One increasingly worried line of investment thinking is that demand for global equities is being fed in part by strong demand for corporate bonds. As central banks vie with ETFs and sovereign wealth funds to snap up the most liquid bonds, prices rise and yields fall. This encourages corporates to issue more debt, some of which is then recycled back into share purchase programmes. The plunging yield on corporate bonds also encourages investors to buy higher yielding equities. Equities sharply increase in value as a result.

In this scenario, any future stress within global stock markets might emerge initially in the corporate bond space. Two specific concerns have come to the fore in recent months. The first is that the boom in bonds is being fuelled by a very different kind of investor i.e more fickle investors who could sell out in a future panic. In addition, liquidity in the trading of these bonds might not be strong enough to allow for a sudden sell off, sparking market volatility which could impact on stock markets.

A recent paper looking at the micro dynamics of the corporate bond markets by analysts at Swiss bank UBS, finds some evidence for these concerns. Called “Macro keys – US Corporate debt”, the paper revisits some of the banks earlier analysis and finds that “US corporate credit spreads are near or at post-crisis lows, yields are within 30-50bp of all-time lows and credit market sentiment feels very firm. However, it is precisely these conditions that have raised financial stability questions and the potential risks lurking in US corporate sector”.

The UBS analysts specifically worry about the supply of long dated investment grade corporate bonds – they observe that there “has been a material rise in the number of lowest rated companies, with triple C rated issuers doubling to over 1,400. This phenomenon risks material credit losses for markets dominated by smaller issuers (e.g., middle market, private credit) if and when the cycle turns…… Historically, strong debt growth has often foreshadowed rising industry stress”.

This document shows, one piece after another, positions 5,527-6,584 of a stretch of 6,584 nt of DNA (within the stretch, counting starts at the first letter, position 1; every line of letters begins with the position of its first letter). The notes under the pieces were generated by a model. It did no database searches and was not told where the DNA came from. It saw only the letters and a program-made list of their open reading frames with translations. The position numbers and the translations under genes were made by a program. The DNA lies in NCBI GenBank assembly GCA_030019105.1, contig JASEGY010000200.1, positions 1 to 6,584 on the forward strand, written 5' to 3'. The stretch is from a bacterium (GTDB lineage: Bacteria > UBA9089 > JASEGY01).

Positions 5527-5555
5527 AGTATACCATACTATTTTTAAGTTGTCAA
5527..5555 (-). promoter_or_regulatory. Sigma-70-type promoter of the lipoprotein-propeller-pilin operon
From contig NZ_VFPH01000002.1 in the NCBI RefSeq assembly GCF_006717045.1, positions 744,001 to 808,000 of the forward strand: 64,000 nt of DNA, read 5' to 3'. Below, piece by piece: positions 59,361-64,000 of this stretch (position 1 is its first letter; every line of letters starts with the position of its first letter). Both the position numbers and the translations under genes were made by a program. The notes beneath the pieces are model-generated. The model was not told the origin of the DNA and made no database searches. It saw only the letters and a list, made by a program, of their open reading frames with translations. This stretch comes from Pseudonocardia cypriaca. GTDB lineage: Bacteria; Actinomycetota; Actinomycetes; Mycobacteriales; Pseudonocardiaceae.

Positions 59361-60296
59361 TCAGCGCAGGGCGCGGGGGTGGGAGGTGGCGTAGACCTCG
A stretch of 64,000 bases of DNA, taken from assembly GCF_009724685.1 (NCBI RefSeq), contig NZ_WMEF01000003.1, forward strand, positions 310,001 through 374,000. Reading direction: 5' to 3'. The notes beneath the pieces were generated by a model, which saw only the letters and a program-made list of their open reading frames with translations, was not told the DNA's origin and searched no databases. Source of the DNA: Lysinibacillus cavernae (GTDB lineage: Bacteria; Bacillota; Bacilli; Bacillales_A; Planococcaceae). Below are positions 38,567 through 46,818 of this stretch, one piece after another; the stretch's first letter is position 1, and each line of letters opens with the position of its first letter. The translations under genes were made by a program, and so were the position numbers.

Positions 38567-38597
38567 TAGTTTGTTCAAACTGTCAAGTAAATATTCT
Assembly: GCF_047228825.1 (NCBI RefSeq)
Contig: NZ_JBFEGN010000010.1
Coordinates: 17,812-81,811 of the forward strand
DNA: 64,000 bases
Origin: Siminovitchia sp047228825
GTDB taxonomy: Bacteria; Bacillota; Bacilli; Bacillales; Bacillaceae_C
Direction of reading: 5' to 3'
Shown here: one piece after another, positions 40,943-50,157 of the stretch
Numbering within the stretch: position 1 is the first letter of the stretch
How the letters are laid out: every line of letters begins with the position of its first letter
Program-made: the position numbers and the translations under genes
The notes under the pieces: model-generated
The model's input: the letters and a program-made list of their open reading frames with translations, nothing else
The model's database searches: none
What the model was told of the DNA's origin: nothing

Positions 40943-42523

On the demand side, the UBS analysts find that the key marginal buyers are “non-US investors, accounting for about 40% of total flows since 2014. These flows are likely to weaken, not exit – likely compelled by less attractive valuations, hedging costs and rising supply of other assets. Key risks include a material rise in credit risk. Today’s ownership structure is not as fragile as the financial crisis, but the accumulation of debt has been concentrated in hands that sold materially during the financial crisis (rest of world, funds, ETFs). And regulation has compromised market-making capacity to handle risk transfer, resulting in illiquidity in stress periods near levels seen in the financial crisis.”